Monday, January 27, 2014

How does the Brewers' 2014 rotation stack up to their best in recent memory?

     It's been a long time since I've endorsed a free agent signing by the Brewers, but I endorse the Garza signing.  It's made the rotation quite a bit deeper than it has been in a while and given me reason to be excited for the season.  This excitement and optimism has me wondering just how good things might be and naturally I began to think how this rotation compares to the best rotation the Brewers have had this century.  I am of course talking about the 2011 rotation.
     That rotation consisted of Zack Greinke, Yovani Gallardo, Shaun Marcum, Randy Wolf, and Chris Narveson.  Marco Estrada also filled in on occasion.  It's easy to look at the names in that rotation and dismiss the 2014 version as being anything but close.  Zack Greinke is worlds better than the best pitcher on the current roster.  But it's important to realize that we're not comparing potential.  We know what the 2011 rotation did.  So what we're really talking about is comparing the potential of the 2014 rotation with the actual performance of the 2011 rotation.
     The following are the results of that season:

Zack Greinke
171.2 IP
3.87 ERA
Yovani Gallardo
207.1 IP
3.52 ERA
Shaun Marcum
200.2 IP
3.54 ERA
Randy Wolf
212.1 IP
3.69 ERA
Chris Narveson
158.2 IP
4.45 ERA
Marco Estrada
41.1   IP
3.70 ERA

That's a very good rotation, but maybe the most impressive thing about it is the fact that it only used 6 different pitchers.  I have a hard time seeing that happen again, ever.  It's also impressive to see 3 pitchers eclipse the 200 innings mark.  If the 2011 rotation is clearly superior in any aspect it's there.  The two other things that jumped out at me was how good Randy Wolf was (compared to my memory) and how Zack Greinke was just okay(compared to my memory).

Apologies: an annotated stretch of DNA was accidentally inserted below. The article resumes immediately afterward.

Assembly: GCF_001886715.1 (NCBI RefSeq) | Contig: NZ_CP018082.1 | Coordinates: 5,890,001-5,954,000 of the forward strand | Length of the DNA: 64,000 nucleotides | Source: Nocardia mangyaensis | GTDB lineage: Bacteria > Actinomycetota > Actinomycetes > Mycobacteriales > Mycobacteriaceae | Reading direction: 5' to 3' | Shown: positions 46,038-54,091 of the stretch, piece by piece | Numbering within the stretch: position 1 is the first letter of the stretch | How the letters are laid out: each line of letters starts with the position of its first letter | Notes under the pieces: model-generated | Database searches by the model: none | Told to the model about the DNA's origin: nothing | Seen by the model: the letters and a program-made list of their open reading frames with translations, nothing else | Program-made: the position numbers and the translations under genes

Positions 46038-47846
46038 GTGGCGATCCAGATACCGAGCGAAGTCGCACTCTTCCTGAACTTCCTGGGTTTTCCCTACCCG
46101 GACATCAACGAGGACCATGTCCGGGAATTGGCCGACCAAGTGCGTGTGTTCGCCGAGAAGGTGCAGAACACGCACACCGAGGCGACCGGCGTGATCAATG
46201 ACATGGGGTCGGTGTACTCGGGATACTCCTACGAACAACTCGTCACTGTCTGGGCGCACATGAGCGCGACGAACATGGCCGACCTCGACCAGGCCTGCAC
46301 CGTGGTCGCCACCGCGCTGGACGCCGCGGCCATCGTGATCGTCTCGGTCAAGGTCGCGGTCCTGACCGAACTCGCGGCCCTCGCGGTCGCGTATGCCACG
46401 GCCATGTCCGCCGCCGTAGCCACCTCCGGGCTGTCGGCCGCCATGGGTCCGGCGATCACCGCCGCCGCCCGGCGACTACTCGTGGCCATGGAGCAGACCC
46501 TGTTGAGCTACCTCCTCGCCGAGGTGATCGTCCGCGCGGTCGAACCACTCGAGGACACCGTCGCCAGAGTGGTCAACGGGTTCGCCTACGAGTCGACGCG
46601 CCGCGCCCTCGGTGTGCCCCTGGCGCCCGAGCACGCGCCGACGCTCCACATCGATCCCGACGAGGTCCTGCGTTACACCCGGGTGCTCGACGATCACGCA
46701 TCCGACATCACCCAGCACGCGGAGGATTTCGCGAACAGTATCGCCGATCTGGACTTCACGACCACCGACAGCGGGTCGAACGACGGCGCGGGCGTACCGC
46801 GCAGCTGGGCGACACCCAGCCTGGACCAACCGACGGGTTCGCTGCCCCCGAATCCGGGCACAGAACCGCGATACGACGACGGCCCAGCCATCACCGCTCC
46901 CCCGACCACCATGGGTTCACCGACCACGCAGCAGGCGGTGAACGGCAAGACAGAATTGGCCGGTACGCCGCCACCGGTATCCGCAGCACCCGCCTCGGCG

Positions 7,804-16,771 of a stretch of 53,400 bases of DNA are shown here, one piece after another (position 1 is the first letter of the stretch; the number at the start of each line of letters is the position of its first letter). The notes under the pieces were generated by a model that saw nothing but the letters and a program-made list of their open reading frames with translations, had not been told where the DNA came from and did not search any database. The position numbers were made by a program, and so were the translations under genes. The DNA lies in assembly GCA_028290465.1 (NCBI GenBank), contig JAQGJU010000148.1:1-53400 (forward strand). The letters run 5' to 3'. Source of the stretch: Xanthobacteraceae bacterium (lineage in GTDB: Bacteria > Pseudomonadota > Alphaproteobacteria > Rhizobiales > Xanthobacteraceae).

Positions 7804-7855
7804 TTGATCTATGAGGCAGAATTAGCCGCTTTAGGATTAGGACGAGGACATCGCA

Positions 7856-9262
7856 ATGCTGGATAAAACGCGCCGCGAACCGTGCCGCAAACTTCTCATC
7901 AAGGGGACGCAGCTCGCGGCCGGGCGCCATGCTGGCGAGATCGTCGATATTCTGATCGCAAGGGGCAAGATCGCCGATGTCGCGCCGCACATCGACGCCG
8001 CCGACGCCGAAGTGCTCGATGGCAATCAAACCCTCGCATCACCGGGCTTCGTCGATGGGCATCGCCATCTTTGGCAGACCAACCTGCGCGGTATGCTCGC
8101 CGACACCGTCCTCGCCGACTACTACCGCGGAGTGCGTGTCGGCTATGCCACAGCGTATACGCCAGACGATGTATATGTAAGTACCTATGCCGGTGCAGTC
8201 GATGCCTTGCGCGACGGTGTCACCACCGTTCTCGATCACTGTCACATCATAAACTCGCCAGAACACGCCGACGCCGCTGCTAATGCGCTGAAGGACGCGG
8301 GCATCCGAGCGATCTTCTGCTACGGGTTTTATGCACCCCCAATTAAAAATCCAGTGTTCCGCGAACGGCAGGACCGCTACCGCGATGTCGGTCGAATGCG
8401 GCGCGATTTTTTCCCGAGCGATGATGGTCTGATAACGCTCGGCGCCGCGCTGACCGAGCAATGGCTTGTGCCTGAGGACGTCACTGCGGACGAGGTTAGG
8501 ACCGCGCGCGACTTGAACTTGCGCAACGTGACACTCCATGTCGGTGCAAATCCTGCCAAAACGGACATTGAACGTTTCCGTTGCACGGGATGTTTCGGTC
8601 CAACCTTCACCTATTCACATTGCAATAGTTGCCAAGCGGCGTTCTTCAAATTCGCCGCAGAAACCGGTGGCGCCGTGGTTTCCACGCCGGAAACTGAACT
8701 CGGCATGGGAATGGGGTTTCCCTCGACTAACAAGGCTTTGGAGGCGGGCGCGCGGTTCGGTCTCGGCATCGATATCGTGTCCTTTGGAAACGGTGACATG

If we rearrange the ERAs from best to worst (disregarding Estrada's) we're talking about a rotation of: 3.52, 3.54, 3.69, 3.87, and 4.45.  How close can the current rotation of Kyle Lohse, Matt Garza, Yovani Gallardo, Marco Estrada, and Wily Peralta come to emulating that?  The short and honest answer is "I don't know."  However that would be a pretty lousy place to leave this article so let's look at a couple ways to answer the question.  Here is the average of the last three seasons for each pitcher in the current rotation:

Kyle Lohse
199.1 IP
3.19 ERA
3.75 FIP
Matt Garza
152.1 IP
3.62 ERA
3.54 FIP
Yovani Gallardo
197.1 IP
3.77 ERA
3.80 FIP
Marco Estrada
119.2 IP
3.84 ERA
3.61 FIP
Wily Peralta
106    IP
4.11 ERA
4.07 FIP

     Peralta's data only covers the last two seasons since that is as long as he has been in the majors.  He pitched 183.1 innings in his first full season and there's no reason to believe can't pitch a similar number of innings in 2014.  Estrada was only a starter for about 2 and a half seasons but he still hasn't been able to pitch a full season for health related reasons.  Looking at the ERA and FIP it seems as though the current rotation's past performance isn't that far off from the actual results of the 2011 rotation.  Take a look:

2011 Rotation ERA
2014 3 yr AVG ERA
2014 3 yr AVG FIP